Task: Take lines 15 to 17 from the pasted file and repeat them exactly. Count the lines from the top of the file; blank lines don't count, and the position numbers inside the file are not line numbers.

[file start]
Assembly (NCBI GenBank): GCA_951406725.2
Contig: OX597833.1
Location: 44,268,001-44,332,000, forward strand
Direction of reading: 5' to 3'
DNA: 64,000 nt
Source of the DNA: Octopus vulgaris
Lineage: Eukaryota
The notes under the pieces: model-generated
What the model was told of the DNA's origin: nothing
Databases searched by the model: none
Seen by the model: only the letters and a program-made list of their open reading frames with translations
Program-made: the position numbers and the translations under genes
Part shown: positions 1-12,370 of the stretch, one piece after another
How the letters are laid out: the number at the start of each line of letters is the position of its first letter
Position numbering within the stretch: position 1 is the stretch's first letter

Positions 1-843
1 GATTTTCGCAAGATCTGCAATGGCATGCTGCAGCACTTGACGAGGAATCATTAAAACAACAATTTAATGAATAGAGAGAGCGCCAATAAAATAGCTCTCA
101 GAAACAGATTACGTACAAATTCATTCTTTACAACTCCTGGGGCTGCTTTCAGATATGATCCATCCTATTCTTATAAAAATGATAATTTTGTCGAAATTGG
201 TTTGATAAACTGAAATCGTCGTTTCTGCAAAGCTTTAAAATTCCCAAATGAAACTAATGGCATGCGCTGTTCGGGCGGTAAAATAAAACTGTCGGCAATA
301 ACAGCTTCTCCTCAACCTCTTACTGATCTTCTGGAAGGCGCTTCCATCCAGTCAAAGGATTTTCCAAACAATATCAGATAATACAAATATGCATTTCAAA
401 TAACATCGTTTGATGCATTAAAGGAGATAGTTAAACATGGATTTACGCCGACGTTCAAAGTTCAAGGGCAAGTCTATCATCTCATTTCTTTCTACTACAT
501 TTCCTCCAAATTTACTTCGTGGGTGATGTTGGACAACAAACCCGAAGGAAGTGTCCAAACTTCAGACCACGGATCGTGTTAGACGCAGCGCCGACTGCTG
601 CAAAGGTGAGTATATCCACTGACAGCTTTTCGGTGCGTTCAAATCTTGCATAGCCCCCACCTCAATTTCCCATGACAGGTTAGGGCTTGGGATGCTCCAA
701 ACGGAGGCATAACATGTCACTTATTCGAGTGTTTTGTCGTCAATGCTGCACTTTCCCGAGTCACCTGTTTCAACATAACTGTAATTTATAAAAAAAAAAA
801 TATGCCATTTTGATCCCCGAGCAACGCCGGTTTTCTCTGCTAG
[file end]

Position numbering within the stretch: position 1 is the stretch's first letter

Positions 1-843
1 GATTTTCGCAAGATCTGCAATGGCATGCTGCAGCACTTGACGAGGAATCATTAAAACAACAATTTAATGAATAGAGAGAGCGCCAATAAAATAGCTCTCA